Over the last decade – after 60-plus years of steady increases – the number of miles driven by the average American has been falling. Young Americans have experienced the greatest changes: driving less; taking transit, biking and walking more; and seeking out places to live in cities and walkable communities where driving is an option, not a necessity.
Academic research, survey results and government data point to a multitude of factors at play in the recent decline in driving among young people: socioeconomic shifts, changes in consumer preferences, technological changes, efforts by state governments and colleges to limit youth driving, and more.
Millennials (those born between 1983 and 2000) are the nation’s largest generation, making their transportation needs particularly important. They have the most to gain or lose from the transportation investment decisions we make today, as they will be affected by those investments for decades to come. If Millennials drive fewer miles than previous generations as they age – and if future generations of young people follow suit – America will have an opportunity to reap the benefits of slower growth in driving. These include reduced traffic congestion, fewer deaths and injuries on the roads, reduced expenditures for highway construction and repair, and less pollution of our air and climate.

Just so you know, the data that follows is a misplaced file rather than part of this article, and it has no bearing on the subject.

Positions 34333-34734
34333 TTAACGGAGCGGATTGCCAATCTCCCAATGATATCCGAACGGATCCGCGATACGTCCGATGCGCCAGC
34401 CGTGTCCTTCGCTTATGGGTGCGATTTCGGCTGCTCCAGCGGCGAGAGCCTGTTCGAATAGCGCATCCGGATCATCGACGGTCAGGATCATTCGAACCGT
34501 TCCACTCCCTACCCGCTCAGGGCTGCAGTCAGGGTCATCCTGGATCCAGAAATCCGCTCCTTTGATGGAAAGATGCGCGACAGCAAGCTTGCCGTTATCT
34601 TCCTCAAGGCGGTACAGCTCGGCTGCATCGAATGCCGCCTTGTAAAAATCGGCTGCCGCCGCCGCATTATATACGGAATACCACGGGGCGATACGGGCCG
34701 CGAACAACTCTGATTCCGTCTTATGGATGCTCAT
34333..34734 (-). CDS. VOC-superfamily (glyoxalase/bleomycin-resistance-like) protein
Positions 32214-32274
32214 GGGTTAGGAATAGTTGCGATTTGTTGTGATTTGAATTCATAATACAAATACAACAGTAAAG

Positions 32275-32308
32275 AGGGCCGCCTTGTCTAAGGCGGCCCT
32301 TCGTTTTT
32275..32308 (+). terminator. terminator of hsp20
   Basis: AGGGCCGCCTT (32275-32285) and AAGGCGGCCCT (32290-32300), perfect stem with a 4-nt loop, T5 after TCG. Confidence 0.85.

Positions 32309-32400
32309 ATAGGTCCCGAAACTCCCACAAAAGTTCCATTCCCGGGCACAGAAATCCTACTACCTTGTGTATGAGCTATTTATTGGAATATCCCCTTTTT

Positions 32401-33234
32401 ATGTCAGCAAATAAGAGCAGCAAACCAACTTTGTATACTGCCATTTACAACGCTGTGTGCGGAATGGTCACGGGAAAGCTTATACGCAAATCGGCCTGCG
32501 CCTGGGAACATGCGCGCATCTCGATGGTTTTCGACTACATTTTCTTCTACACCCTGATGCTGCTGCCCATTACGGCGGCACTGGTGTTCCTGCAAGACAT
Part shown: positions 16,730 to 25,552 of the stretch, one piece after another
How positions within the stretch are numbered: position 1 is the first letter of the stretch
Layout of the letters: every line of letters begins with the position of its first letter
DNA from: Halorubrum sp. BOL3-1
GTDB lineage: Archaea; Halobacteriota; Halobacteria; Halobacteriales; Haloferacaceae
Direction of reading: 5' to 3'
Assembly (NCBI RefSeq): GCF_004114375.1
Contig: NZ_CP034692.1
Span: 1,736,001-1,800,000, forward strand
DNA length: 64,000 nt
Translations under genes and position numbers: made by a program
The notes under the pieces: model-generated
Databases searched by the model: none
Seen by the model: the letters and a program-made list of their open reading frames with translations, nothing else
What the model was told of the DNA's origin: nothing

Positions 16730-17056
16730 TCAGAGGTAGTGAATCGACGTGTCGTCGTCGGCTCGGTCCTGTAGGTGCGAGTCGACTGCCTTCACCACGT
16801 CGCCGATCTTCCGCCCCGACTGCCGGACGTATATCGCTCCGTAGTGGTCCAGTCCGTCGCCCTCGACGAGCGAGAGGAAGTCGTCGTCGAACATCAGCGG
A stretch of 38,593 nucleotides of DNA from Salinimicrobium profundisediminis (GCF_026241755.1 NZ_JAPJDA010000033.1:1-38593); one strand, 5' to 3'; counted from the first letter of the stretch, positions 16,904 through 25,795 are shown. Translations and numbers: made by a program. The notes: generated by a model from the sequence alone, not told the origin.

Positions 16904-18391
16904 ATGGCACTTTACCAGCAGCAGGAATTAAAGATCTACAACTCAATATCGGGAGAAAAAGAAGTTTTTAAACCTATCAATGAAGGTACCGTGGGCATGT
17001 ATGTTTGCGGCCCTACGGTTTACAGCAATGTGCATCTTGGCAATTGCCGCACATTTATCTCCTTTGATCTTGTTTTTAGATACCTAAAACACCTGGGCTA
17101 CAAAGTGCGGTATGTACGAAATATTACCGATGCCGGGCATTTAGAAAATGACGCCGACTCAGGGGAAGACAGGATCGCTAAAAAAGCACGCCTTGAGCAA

Several indicators – including continued decreases in per-capita driving across the whole U.S. population, the continued shift away from the use of cars for commuting by Millennials, and the consistency of Millennials’ stated preferences for housing and transportation – suggest that it is unlikely that the trend toward less driving among Millennials during the 2000s has reversed thus far in the current decade. Moreover, many of the factors that have contributed to the recent decline in driving among young Americans appear likely to last. Now is the time for the nation’s transportation policies to acknowledge, accommodate and support Millennials’ demands for a greater array of transportation choices.
Read the full article at http://uspirg.org/reports/usp/millennials-motion.